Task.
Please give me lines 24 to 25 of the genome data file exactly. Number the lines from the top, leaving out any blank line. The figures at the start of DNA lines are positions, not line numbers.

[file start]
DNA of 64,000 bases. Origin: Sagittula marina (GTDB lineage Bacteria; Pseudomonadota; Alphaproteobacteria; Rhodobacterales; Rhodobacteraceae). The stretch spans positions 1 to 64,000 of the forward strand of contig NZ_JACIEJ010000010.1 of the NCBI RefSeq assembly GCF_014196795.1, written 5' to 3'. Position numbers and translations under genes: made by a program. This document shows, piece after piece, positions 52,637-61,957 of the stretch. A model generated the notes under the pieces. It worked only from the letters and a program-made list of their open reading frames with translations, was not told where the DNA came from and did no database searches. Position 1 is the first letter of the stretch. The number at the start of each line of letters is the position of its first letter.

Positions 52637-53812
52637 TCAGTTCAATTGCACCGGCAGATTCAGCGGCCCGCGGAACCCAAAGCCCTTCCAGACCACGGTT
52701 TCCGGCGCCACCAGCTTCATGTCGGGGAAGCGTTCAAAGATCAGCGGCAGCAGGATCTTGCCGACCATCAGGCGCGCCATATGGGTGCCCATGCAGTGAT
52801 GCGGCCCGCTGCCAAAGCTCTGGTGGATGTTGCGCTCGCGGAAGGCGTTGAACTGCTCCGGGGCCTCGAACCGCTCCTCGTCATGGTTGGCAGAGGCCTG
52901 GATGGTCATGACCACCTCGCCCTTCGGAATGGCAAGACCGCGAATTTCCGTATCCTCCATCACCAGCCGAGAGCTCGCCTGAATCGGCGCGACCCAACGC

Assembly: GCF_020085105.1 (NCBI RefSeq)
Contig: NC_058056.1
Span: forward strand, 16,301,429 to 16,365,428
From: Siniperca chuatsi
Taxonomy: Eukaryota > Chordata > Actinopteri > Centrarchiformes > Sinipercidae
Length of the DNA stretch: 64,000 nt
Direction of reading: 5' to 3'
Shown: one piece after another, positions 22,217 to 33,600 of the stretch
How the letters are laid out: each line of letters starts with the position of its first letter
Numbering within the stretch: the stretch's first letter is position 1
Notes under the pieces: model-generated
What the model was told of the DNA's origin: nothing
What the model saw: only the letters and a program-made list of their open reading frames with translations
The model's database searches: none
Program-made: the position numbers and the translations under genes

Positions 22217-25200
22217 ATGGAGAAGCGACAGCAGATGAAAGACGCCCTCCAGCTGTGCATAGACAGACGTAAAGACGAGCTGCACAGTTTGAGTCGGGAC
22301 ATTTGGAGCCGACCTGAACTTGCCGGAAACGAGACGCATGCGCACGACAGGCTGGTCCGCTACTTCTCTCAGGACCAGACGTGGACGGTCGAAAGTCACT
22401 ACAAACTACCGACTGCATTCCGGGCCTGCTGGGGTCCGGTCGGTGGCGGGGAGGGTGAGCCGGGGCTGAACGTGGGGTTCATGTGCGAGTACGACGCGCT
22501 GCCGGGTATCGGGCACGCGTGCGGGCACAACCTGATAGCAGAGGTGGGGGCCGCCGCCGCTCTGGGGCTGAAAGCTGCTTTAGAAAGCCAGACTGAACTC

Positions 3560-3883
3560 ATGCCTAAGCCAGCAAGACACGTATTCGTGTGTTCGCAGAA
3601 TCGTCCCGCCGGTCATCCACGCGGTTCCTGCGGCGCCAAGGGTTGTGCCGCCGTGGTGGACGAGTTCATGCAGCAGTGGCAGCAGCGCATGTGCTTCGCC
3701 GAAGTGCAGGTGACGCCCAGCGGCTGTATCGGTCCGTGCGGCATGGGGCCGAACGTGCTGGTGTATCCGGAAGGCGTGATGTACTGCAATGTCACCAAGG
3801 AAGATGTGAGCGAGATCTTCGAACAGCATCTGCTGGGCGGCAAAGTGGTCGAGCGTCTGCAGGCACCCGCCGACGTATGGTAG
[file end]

22301 ATTTGGAGCCGACCTGAACTTGCCGGAAACGAGACGCATGCGCACGACAGGCTGGTCCGCTACTTCTCTCAGGACCAGACGTGGACGGTCGAAAGTCACT
22401 ACAAACTACCGACTGCATTCCGGGCCTGCTGGGGTCCGGTCGGTGGCGGGGAGGGTGAGCCGGGGCTGAACGTGGGGTTCATGTGCGAGTACGACGCGCT